Kickstarter is often hailed as the Hail Mary of entrepreneurial endeavors. It is the place inventors, entrepreneurs, designers and dreamers go to when everything is on the line.
This is what makes crowdfunding so exciting. Backers everywhere become a part of the journey, the mission, the dream of the entrepreneur and help to bring creatively simple and simply creative products into the world.
It is a win-win situation in which both parties feel an amazingly strong and satisfying sense of success. It is this that makes Kickstarter magical. We feel as though we have won and success is assured.
This is wholeheartedly false however. The hard work has barely begun.
Life After Kickstarter
Let’s say you poured your heart and soul into your Kickstarter campaign and were rewarded with a resounding success. Even after the amazingly long and tedious process of finalizing manufacturing, packaging all the products and shipping out to all your backers the business is just beginning.
Now don’t get me wrong…you have accomplished a great deal. Anyone who puts out their own crowdfunding campaign and pours their blood, sweat and tears into making it amazing is an absolute boss in my book.
But do not let past successes go to your head.
Complacency not curiosity surely killed the cat.
What do you do next? That is the big question. Too many makers out there fail to fully capitalize on their creations. They work it in their campaign, raise funding and build a business out of it but take it no further.
Rather than striving to grow and market their invention many would rather create anew and Kickstart their dreams once more.
We all do what we know best. But to make the most out of your product and to effect the greatest grouping of individuals effort must be continually poured into the company. You need to decide which road to take.
When you think of business you almost assuredly think of retail first and foremost. Going retail is the process of selling your goods in other people’s stores. From international chains like WalMart and Staples to tiny little mom and pops, owners everywhere are looking for profitable products to offer in their stores.
While may of you may have heard that retail is dead this could not be further from the truth. Although online sales continue to skyrocket as more and more consumers are evermore exploring the interwebs to make their product purchases and perusing online inventories, retail is still the strongest and most powerful player in the business world.
In order to enter this arena it takes a great deal of grit however. Retail can be brutal. Shelf space is hard to come by and your products must make it worth their while in order to carry.
It can also take plenty of prodding to get the opportunity to shine. Typically the prolific places of retail all offer trial periods to screen potential products for profitability. You will need to reach out to local stores and sell their managers on the potential placement of your goods for a test run. If all goes well company big wigs decide whether or not you roll out into additional stores or will be relegated to ruin.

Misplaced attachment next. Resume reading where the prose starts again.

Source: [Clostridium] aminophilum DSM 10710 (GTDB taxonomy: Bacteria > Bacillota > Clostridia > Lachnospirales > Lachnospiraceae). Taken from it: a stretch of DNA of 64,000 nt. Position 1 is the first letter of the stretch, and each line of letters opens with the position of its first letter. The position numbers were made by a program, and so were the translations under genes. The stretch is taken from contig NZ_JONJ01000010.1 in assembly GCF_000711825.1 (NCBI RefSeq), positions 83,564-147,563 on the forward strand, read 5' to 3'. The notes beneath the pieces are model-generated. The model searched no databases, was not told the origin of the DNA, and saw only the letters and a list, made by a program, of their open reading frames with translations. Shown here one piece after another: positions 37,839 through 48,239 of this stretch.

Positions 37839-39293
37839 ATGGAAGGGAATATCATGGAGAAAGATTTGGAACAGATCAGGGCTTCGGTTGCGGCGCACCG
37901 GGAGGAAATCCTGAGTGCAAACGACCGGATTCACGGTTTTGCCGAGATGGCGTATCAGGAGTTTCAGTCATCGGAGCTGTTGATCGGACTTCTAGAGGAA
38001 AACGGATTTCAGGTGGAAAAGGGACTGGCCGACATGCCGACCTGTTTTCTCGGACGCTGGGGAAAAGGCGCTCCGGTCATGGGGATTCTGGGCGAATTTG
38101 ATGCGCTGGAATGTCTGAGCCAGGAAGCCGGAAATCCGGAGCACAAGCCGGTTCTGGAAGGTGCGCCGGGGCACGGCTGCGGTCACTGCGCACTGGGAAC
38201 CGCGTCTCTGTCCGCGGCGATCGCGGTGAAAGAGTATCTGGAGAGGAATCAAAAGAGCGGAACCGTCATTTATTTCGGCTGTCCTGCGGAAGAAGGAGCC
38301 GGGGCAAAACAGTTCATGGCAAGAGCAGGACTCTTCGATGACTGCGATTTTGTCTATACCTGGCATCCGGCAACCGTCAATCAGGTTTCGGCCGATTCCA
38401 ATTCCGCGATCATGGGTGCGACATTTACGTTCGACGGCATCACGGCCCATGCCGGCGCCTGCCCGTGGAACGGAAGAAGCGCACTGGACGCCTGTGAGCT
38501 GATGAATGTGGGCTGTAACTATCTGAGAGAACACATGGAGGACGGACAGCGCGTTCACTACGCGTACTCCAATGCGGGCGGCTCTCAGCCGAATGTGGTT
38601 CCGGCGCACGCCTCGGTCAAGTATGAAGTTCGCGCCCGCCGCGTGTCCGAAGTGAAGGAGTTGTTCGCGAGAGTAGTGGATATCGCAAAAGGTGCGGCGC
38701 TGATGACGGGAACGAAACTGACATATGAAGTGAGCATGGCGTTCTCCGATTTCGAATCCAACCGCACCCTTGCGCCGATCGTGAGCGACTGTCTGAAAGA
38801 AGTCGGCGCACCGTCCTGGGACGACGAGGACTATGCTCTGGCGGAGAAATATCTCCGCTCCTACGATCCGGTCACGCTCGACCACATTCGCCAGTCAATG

There are many other challenges in the retail environment as well. Because retail stores need instant inventory you must work closely with sales and distribution to get everything to where ever in the world it is needed. Most entrepreneurs hook up with distributors or people placed to push your products out to other avenues and grow the list of retailers offering your goods. This of course eats further into the already reduced profit margins that go along with wholesaling.
The last and possibly most damaging effect of retail business is the payment terms which put entrepreneurs in a pickle and make it challenging to grow and scale a company. Typically retailers pay on Net 30 or Net 60 day plans meaning you don’t get paid for inventory for at least a month. Your company will need to float all that additional overhead which makes growing and expanding organically pretty tough to do.
For those of you feeling upset by the insanely large number of challenges with brick and mortar shops take solace in the fact that only about 6% of annual retails sales are actually taking place online. Inordinate amounts of money are still being dropped in retail spots all over the world and can make you a fortune with proper placement, products and advertising.
Note: Retail is a tough cookie to crack. This route is best for products with high margins and also appeals to the truly visual creations consumers cannot help but examine.
In a sense ecommerce is everything retail is not. In a new age where people are starting more and more to trust online transactions and the barriers to entry are increasingly lower to starting an online store you must maintain an ecommerce presence to proceed.
With Shopify and other hosted ecommerce solutions it is getting to be too easy to embark upon an ecommerce adventure. And if you had a Kickstarter campaign fund you clearly have a product worth pushing. Spend a weekend getting an online store up and running and at least you are not missing out entirely on the benefits of online business.